PDF/UA-1 is now off to its second Draft International Standard. The Committee does not expect any significant changes prior to publication, hopefully later this year.
PDF – ISO 32000
While PDF itself was invented by Adobe Systems, the document describing PDF in technical detail (the PDF Reference) was turned over to the international community in 2008. It’s now managed by the volunteers of ISO 32000, Adobe and Appligent Document Solutions among them.
ISO 32000-2 will move PDF from version 1.7 to version 2.0, and the comments and suggestions have come in thick and fast. In Salt Lake City alone, the Committee debated and agreed on more than 150 proposed changes to PDF offered by a wide variety of companies. The Committee also agreed to study the idea of including a model for HTML-based navigators in PDF in addition to Adobe’s proposed Flash-based model.
There are many other changes to PDF proposed for ISO 32000-2. Interested parties, especially software developers, should join the PDF/A Competence Center which makes detailed technical summaries available to members of its Technical Working Group.
A change in project leadership
Salt Lake City heralded another significant change in the management of PDF technology. Dr. Jim King, Senior Principal Computer Scientist at Adobe Systems, and a leading light in the invention, development and establishment of PDF as the world’s electronic document format, retired from his position as Project Leader for ISO 32000 at the close of the Salt Lake City meeting. Dr. King has provided crucial institutional knowledge and deep technical experience throughout his chairmanship of ISO 32000. The Committee (and the community as a whole) is indebted to him forever in this regard.
Following his resignation, the Committee elected two industry figures to serve as co-Project Leaders for ISO 32000: Cherie Ekholm from Microsoft and yours truly, Duff Johnson of Appligent Document Solutions.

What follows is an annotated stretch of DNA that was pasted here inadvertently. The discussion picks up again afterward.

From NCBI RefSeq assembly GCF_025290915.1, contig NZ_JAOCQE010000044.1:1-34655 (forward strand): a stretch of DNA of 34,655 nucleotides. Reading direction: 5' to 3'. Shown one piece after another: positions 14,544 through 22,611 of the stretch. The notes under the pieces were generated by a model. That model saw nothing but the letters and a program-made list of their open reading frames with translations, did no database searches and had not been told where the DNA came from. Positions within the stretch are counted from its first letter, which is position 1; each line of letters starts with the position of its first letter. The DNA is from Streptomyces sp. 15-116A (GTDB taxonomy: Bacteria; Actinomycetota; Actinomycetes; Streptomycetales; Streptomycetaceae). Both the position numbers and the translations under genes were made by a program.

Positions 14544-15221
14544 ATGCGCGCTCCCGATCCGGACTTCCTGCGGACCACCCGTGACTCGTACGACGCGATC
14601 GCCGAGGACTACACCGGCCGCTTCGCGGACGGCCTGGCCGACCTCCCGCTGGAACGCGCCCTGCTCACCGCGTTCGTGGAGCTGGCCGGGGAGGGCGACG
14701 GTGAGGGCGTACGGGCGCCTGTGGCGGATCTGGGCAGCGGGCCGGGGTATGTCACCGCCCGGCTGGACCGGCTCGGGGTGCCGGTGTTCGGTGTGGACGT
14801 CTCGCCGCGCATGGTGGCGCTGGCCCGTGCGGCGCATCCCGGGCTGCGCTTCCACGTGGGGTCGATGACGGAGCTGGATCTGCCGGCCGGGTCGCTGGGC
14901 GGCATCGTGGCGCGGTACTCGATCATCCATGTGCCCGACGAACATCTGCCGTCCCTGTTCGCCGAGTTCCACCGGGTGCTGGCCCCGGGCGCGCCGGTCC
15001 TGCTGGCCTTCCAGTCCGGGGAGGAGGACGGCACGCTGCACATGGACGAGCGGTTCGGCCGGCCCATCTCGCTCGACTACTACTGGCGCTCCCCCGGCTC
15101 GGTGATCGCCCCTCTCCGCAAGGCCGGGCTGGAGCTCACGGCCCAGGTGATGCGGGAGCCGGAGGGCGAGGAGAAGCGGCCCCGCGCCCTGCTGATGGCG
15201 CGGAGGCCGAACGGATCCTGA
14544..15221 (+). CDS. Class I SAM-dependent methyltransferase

We can only hope to do as well as Jim King in our stewardship of the document that defines PDF and in encouraging the participation of the rest of the PDF community.
Where do these Standards originate?
International Standards are created, developed and managed by committees made up of industry experts whose time is volunteered by their respective companies for the purpose.
The objective in each case is to establish or further develop a set of norms for an industry or a technology. Conforming to these norms allows each vendor’s products and services to interoperate with others. Organizations and individual consumers alike benefit from these norms in many ways, including enhanced quality and functionality.
To get involved in the development of International Standards for PDF, contact Betsy Fanning, Standards Director at AIIM, the organization accredited by ANSI to manage standards development in this area.
It should be noted that two other standards, PDF/X and PDF/VT, are managed by a different ISO Technical Committee (TC 130), and were not discussed in Salt Lake City.
PDF Standards & Appligent Document Solutions
Appligent Document Solutions’ CEO and CTO are both heavily involved in PDF Standards in order to maintain our products and knowledge at the cutting-edge of the industry. Our server software products all comply with ISO 32000-1, the current standard for PDF, and Callas’s pdfaPilot is the most advanced server-based PDF/A solution available.
by Duff Johnson